Thank you for the kind words. I was always writing poetry, but I was also interested in performance. I experimented with various forms, from stand-up comedy to playing in a band, but when I saw poets such as Pedro Pietri, Tato Laviera, and Edwin Torres perform, I realized their work had that mix of humor, eccentric beauty, Puerto Rican soul, and New York energy that I had been looking for in my own work. I'm not sure my work is against formality; some of it is very high-literary, and I sometimes work within traditional forms such as the sonnet, the terza rima, and the Spanish décima, but I'm in interested in what happens to those forms when we re-embody them, when we approach them not as an academic exercise but as points of departure for our own remixing. Thus, I have written bilingual and Spanglish terza rima and décimas, and I have developed those into performance pieces and even songs that I play with a full band. We tend to think of form as either closed (sonnets, villanelles, etc.) or open (free verse), but I'm interested in what I sometimes call a performalist poetics that approaches open form with rigor and closed form with a sense of play.
In many of your poems, such as “In the Faraway Suburbs,” the idea of places and searching for something in different countries and states and cities, seems to be a theme. What attracts you to cities? What do you think that you will find in each new place that you go?
I was born and raised in a city (San Juan, Puerto Rico), and I have lived in New York for so long that the city is in my blood. San Juan is and is not a U.S. city; Puerto Ricans are U.S. citizens but Puerto Rico is not a state. I am a citizen but I am stateless; that paradox defines me and I bring it with me when I travel, so I guess I'm always looking for the contradictions and the tensions of belonging or not in all the places I visit. At the same time, travel is great for my writing: it breaks my routine and introduces me to new places and people. Writing is how I process the world around me, so when I travel I am always taking notes. It's not so much about what I find in a place as about how what I find engages my body and brain in a new way. The place writes the poem, in a sense.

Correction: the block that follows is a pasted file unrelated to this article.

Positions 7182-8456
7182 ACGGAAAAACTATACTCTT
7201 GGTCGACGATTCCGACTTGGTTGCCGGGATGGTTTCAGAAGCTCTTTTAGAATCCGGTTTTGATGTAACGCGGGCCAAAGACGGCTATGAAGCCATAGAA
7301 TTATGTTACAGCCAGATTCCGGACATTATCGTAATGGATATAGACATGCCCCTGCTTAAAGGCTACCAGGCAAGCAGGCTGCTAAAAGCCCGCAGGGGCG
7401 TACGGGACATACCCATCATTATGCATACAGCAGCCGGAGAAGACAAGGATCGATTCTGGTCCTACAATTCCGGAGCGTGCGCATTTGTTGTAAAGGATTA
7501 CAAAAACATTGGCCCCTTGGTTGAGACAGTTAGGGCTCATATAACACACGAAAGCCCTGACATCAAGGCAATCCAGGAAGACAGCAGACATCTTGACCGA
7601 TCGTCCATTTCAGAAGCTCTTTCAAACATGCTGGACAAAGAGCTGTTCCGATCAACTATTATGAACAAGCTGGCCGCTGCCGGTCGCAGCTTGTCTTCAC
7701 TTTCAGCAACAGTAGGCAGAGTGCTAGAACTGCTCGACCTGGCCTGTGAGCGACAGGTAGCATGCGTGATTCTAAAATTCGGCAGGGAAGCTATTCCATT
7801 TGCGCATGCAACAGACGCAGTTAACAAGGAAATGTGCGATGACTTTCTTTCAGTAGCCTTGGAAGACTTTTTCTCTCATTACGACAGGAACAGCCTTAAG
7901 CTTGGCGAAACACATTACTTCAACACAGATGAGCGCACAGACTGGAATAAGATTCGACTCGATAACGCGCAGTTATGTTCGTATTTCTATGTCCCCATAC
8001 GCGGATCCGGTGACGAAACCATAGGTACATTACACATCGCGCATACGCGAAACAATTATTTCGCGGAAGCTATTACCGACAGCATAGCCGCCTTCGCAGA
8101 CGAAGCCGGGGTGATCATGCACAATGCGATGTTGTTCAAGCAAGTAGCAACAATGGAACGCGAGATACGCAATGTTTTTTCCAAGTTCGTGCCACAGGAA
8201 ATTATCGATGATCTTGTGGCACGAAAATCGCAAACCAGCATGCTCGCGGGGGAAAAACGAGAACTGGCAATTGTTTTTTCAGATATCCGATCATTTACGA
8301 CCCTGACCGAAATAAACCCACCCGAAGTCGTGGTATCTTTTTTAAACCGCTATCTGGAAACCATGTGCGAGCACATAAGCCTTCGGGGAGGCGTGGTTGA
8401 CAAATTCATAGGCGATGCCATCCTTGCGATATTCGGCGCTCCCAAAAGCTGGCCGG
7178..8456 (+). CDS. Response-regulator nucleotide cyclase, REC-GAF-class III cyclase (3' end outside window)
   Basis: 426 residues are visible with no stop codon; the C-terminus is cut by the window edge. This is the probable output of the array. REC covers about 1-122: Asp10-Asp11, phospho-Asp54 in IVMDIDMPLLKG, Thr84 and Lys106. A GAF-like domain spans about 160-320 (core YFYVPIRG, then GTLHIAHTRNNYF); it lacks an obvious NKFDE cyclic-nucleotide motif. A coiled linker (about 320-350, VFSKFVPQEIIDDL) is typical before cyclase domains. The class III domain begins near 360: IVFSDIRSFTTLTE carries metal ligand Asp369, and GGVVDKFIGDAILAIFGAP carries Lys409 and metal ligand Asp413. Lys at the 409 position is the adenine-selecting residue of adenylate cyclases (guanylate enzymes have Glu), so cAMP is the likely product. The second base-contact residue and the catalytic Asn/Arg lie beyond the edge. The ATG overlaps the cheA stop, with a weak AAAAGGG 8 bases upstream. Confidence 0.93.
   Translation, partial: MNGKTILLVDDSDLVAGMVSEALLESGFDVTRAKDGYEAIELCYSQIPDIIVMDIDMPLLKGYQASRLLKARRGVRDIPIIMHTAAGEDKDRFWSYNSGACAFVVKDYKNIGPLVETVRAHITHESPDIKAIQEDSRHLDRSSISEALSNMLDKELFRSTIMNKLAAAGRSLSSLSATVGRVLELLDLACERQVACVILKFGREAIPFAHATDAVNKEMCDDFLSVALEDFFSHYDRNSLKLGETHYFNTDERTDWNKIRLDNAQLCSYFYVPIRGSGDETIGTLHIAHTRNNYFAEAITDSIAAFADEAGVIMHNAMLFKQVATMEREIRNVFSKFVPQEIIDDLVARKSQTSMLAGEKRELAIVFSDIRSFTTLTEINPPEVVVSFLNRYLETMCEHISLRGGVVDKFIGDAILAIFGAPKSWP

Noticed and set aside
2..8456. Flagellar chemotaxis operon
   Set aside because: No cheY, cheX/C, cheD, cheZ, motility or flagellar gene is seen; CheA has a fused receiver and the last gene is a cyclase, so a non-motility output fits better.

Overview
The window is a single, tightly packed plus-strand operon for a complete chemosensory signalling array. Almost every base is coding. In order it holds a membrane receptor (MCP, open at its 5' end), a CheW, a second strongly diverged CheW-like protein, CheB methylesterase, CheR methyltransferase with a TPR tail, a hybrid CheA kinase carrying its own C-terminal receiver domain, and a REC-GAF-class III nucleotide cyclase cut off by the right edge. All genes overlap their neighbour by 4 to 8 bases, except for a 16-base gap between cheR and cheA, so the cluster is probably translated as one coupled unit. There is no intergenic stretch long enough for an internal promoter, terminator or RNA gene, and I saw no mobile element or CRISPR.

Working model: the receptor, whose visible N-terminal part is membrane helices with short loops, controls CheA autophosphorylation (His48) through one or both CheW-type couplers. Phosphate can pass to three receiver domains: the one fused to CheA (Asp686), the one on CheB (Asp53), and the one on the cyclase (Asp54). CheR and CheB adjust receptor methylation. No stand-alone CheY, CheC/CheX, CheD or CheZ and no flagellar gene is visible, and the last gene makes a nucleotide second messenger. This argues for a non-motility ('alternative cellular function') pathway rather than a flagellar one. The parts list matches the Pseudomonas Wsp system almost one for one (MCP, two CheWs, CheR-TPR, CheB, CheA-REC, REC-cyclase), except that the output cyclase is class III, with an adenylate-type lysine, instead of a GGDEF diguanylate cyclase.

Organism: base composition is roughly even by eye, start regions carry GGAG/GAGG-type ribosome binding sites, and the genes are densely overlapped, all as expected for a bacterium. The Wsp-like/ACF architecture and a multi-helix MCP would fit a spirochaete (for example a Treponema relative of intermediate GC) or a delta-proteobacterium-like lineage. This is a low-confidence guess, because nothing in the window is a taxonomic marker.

In a review by Cerise Press, it was said that your “key interest is identity — not a traditional identity such as being Puerto Rican, a New Yorker, or Nuyorican, but one that encompasses the barrage of experiences, influences, humiliations, and joys that make up the urban experience, an identity of the moment.” Do you agree with that statement? And if so, do you write for all who know the urban experience or do you write, especially, for those who exist within similar urban sub-communities as yourself?
Yes, I agree, and I see cities (and NYC in particular) as laboratories of experiences and identities; none of us is just the sum of fixed identities, since the city is always changing, as is our relationship to it. I certainly write from the perspective of a Puerto Rican in New York, but my New York (like my Puerto Rico) is very different from that of the Nuyorican poets of the 1960s and 1970s or of earlier writers such as Jesús Colón, partly given the particularities of my experience (as a Puerto Rican born and raised on the island, and so on), but also because New York City itself has changed, and I'd like to think of my work as attuned to those changes (good and bad). For these reasons, I don't love the idea of writing for someone; certainly my perspective and the linguistic particularities of my writing are not for everyone, but I'd like to think that the poetry is welcoming to anyone who can find themselves in the hi-density coordinates of the neural and embodied city. I do believe in what the late Stuart Hall called a “counter-politics of the local,” in the idea that poetry can capture an alternative city, beyond the chain stores and market trends of global capitalism. I like the idea that by observing and living the city as deeply as possible, poets can tell a different story, a people-centered one, but also one that challenges us to rethink how and what we see.
If you could give one piece of advice for young poets living in urban environments today, what would it be?
Read. Find and sustain a community. Evolve with it. Poetry doesn't sell, so sharing is everything—the poetry is in the making and sharing. That freedom is called poetry. The city is old and it will outlast you, so learn its/your history and the work of its poets. Read. Publication will take care of itself. Collaborate with non-poets. Read. Explore your city. Observe. Question the advice given by poets in online interviews.